By Alessandro Gisotti
"Over time, I felt the desire to go as a missionary to Japan, where the Jesuits have always carried out a very important work”. These are the words of Cardinal Jorge Mario Bergoglio, as quoted in the book “El Jesuita”, published in 2010.
Japan and the Jesuits
Japan has held a particular attraction for the Jesuits ever since 1549 when Saint Francis Xavier visited the country. In the five centuries following that first mission, the Society of Jesus has dedicated special attention to the Japanese people and culture.
This attention was strengthened in recent decades by the last two Jesuit Father Generals, Fr Pedro Arrupe and Fr Adolfo Nicolás, both of whom lived in Japan for many years. Not to mention the important role played by Jesuit Fr Giuseppe Pittau, in terms of the cultural dialogue carried forward between Japan and the West.
The Jesuits have always followed a policy of patient inculturation, one that "does not trust in rapid success and immediate results, because God goes three miles an hour, that is, according to the pace of man", as Fr Nicolás noted in a 2014 article for “La Civiltà Cattolica”, entitled "Living the mission in Japan".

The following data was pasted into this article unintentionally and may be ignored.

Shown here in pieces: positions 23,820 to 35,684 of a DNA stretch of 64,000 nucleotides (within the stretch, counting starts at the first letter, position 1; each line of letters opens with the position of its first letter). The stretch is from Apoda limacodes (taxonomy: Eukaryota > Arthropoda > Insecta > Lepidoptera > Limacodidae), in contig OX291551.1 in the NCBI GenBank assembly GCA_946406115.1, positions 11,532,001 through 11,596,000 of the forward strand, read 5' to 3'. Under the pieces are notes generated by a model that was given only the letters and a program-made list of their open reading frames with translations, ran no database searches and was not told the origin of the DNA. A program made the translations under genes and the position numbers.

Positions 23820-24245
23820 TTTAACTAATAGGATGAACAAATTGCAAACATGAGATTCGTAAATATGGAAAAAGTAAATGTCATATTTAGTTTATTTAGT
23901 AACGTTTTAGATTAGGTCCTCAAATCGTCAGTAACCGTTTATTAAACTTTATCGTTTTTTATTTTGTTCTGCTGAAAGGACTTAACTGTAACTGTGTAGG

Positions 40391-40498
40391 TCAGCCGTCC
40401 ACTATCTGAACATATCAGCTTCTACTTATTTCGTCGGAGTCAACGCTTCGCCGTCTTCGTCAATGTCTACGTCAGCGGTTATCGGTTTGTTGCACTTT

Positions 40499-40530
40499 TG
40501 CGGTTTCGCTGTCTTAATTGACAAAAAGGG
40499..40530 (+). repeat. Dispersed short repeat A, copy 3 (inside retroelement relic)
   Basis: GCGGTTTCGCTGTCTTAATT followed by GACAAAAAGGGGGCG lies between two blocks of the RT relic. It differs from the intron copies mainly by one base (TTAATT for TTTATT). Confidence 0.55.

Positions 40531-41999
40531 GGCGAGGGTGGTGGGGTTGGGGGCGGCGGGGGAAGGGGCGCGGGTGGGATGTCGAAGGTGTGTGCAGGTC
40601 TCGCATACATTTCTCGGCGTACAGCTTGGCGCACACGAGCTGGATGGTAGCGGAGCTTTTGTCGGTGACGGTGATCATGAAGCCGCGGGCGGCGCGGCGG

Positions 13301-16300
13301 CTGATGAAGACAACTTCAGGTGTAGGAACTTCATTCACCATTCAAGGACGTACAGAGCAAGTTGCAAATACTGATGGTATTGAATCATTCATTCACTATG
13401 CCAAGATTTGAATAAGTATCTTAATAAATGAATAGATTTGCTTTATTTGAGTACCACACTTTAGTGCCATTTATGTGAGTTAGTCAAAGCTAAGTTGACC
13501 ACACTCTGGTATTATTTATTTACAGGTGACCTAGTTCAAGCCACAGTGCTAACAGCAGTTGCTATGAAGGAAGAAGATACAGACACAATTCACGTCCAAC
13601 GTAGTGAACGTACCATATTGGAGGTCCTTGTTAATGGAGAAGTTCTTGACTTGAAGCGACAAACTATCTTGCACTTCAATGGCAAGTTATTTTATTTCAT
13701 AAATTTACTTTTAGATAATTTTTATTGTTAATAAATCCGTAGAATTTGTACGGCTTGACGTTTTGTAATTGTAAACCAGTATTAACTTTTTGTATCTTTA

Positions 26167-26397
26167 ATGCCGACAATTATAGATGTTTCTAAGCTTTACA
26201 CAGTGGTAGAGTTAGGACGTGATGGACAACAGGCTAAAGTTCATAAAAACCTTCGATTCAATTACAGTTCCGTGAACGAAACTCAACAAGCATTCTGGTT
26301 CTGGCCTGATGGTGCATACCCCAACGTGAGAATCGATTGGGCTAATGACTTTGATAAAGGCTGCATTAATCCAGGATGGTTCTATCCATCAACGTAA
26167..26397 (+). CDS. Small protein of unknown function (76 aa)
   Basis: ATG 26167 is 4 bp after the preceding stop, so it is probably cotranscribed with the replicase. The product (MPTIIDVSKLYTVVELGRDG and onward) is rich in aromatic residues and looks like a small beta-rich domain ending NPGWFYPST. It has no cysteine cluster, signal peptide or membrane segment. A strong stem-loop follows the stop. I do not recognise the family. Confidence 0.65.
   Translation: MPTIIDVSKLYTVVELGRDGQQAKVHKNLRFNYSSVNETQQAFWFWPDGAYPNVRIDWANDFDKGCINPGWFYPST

Japan and Pope Francis
A clue to Pope Francis’ own attraction to this particular part of the world can be found in a homily he gave at the Casa Santa Marta at the beginning of his Pontificate. On 17 April 2013, he spoke with admiration of the witness offered by the Japanese Church, which has remained alive despite the persecutions suffered between the 16th and 17th centuries.
What struck the Pope was the strength of the lay faithful, who helped the Church to weather the storm. When the missionaries returned, recalled Pope Francis, they found "all the communities in place, all baptized, all catechized, all married in church".
Pope Francis to Japanese Bishops
The Pope expanded on that reflection two years later when he received the Japanese Bishops on their ad limina visit. On that occasion, he referred to the legacy of the Church in Japan as being based on two pillars: the missionaries who, after Saint Francis Xavier, "offered their lives in the service of the Gospel and of the Japanese people", and what he called the "hidden Christians".
When all the lay missionaries and priests were expelled from the country, said Pope Francis, "the faith of the Christian community did not cool down. On the contrary, the sparks of faith that the Holy Spirit kindled through the preaching of those evangelizers" remained "safe thanks to the solicitude of the lay faithful".
The Church in Japan
The Church in Japan, with its troubled history and abundant blessings, reminds us that Christians are missionaries by nature. "Disciples and missionaries of Jesus Christ", to quote the title of the Document of Aparecida, on which Cardinal Bergoglio worked with so much commitment and passion.
It is this missionary Church, which evangelizes by attraction, that Pope Francis has been preaching and witnessing to from the beginning of his Pontificate. One that in "his" Japan finds fertile ground for the small seed of the Good News.